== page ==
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This gross story shows why you absolutely have to erase your iPhone before trading it in

Nearly a year after Ontario teen Natalie Hall sold her shattered iPhone 5 at a TBooth mall kiosk, an individual in Dubai contacted her notifying her that he had possession of her old phone — and, as a result, all of her data as well.

According to a report by CBC News:

... a man messaged the 15-year-old on Facebook, saying he had bought her used phone in Dubai and the device still had all of her data on it. To prove it, he sent Hall a screengrab of her old phone's camera roll, commenting on the "sweet" photos of the teen, her friends and her dog."I was overwhelmed," said Hall, who is from Bowmanville, Ont. "It's creepy having your pictures and your contacts and your social media, text messages — all of that kind of stuff — out there with just a random stranger."

The man also used the data on Hall's phone to gain access to her private social media accounts, requesting her as a friend and then accepting his own requests from the inside.

According to Hall, her phone was so damaged that it was no longer operational, leading her to believe that even if she could accomplish a factory reset before trading it in, it was unnecessary.

Hall said she assumed her old phone had been recycled."It was so broken — to the point where the guy I sold it to couldn't even use it himself," Hall said. "For people to say that it's common sense to wipe your phone, I don't know if your phone is that broken."

Since the incident, Hall has taken steps to protect herself, blocking the man from all social media accounts and resetting her passwords. CBC also reached out to the man, who apologized for his conduct and claimed that he has now wiped the phone and sold it. However, the story stands as yet another warning to be certain that you've wiped your data completely before selling or trading in your device. As CBC's piece states, many companies who buy back used iPhones ask that you reset the device yourself, as they cannot assure that any data you leave on the device will be deleted.

If you're preparing to sell your old iPhone and would like to make sure you've taken all the necessary steps to secure your information, you can check out our guide and Apple's, below.

Has anything similar ever happened to you after selling an old device? Share with us in the comments!

Tory Foulk is a writer at Mobile Nations. She lives at the intersection of technology and sorcery and enjoys radio, bees, and houses in small towns. When she isn't working on articles, you'll likely find her listening to her favorite podcasts in a carefully curated blanket nest. You can follow her on Twitter at @tsfoulk.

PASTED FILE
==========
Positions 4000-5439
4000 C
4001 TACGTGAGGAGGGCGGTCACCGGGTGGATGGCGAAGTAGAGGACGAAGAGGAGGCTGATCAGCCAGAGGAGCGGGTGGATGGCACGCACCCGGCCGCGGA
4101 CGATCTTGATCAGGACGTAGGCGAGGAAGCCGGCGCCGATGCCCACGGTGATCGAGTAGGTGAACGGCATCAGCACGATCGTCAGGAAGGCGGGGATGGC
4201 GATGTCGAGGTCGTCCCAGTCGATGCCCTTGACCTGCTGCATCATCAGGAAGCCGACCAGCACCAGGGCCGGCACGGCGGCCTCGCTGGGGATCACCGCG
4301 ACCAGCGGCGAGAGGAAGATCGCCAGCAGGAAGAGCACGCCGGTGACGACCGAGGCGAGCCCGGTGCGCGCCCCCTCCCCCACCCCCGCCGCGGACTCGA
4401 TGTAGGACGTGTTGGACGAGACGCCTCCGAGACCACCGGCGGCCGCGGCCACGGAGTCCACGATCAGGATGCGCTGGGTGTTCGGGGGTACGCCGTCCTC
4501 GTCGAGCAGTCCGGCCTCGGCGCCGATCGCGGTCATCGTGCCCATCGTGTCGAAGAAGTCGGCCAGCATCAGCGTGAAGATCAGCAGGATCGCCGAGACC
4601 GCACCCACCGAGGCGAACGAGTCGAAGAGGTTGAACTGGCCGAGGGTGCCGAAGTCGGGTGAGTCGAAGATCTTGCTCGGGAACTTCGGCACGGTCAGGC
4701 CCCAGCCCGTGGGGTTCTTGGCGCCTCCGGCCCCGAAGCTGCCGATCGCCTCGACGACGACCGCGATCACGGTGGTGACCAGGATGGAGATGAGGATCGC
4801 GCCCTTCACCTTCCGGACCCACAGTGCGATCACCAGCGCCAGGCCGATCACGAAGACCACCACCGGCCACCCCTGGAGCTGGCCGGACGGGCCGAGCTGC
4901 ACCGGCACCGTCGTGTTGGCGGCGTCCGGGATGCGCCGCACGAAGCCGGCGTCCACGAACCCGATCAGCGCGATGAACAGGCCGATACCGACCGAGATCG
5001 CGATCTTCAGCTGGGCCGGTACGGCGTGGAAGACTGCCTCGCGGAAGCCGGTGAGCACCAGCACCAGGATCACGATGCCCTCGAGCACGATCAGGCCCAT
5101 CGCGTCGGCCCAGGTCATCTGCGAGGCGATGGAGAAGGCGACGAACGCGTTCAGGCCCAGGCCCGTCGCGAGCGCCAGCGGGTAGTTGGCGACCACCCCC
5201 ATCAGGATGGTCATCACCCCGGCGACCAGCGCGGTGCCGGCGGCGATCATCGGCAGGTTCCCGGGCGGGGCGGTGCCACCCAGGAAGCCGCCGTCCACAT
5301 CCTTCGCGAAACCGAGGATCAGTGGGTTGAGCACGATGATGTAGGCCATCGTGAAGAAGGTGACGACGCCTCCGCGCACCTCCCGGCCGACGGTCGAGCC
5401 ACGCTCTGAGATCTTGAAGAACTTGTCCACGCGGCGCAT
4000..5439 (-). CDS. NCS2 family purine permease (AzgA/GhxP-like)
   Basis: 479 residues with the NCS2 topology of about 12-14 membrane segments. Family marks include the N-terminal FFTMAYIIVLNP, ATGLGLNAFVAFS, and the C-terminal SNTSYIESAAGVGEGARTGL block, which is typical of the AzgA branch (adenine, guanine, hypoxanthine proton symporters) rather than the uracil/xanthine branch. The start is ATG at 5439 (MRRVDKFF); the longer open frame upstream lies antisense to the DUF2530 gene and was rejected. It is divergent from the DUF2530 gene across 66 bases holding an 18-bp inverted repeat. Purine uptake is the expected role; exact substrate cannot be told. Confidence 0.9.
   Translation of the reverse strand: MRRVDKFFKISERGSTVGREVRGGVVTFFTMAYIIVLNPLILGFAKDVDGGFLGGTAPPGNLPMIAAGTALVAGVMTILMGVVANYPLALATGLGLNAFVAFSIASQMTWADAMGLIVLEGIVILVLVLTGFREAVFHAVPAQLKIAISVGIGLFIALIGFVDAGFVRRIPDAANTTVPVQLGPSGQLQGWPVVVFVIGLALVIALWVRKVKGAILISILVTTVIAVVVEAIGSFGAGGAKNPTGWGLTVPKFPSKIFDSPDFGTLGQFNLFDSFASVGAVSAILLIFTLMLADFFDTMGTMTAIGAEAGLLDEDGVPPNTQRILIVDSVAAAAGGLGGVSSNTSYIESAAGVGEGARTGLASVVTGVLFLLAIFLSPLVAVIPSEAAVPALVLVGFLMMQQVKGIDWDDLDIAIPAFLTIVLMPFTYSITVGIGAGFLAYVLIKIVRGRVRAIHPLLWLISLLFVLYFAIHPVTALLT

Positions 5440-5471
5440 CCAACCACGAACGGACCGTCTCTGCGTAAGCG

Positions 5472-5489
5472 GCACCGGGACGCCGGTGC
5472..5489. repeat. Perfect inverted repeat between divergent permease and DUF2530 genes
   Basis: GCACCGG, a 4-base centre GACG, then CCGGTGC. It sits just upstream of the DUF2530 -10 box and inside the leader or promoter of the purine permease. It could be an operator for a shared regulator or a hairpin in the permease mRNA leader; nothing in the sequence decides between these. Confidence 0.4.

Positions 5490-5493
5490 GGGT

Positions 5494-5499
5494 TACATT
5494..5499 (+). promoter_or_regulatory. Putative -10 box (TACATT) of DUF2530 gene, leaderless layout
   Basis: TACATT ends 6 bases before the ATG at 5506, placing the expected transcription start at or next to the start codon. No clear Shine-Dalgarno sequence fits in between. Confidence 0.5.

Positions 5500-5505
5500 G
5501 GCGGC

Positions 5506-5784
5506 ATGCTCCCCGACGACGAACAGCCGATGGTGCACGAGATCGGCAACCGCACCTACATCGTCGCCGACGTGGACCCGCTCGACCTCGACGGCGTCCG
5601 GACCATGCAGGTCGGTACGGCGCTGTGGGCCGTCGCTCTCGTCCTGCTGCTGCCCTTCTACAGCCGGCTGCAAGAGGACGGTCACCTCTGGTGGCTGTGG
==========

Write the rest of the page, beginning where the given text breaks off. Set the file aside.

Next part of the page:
• How is that even possible. She wasn't able to lock, wipe the old phone remotely?
  • In theory, if enough of the phone was replaced, *AND* it wasn't connected to the internet after being fixed, this could happen. Remote lock wouldn't activate unless it was put online.
  • File this under “Duh!”
  • How do you wipe a non-operational phone though?
  • You don't. You shred your old tech if it's in this condition. $11 is a stupid reason to trade in a phone, didn't even buy a new case I'm sure. The real truth is 90%+ of cellular users have ZERO understanding of technology and how it works. Teenagers know how to use it but not how it works, they also seem oblivious to that fact. If you haven't personally wiped your own data, do not do anything with your phone, pull out the motherboard and torch it. That is the only real way to prevent this kind of thing. (Destruction methodology may vary ;)) Be smart and most importantly, DON'T BE LAZY ABOUT INFORMATION SECURITY! People get hacked when they get lazy. Aldo don't be ignorant, if you're going to tote around a mini computer/homing beacon, learn a little bit about the hardware/software. You don't need to become a computer engineer but a little knowledge can go a long way in the fight for personal information security. The bad guys are smart, be smart too!
  • Story time. When I did Apple Care support, had a customer call in about this. Said he traded his phone to a "carrier" store. Lets call that carrier store Red. Red's employee bought the phone off of the guy. Few weeks later, the guy is contacted by Red's employee saying "What's your iCloud, I need to reset this phone", my customer said "Heck no!*" (I told him he could've removed the lock from his side on the call, but the Red employee should've told him to do that). While on the phone with me, the customer got emails saying his iCloud password was reset because he didn't have a passcode on the phone. Can't excuse him not erasing it there, but I can excuse the girl for not doing it because it should've been used for parts, although I don't think trading it in for $11 is worth it because of data. *I can't say the other word that ends with two L's?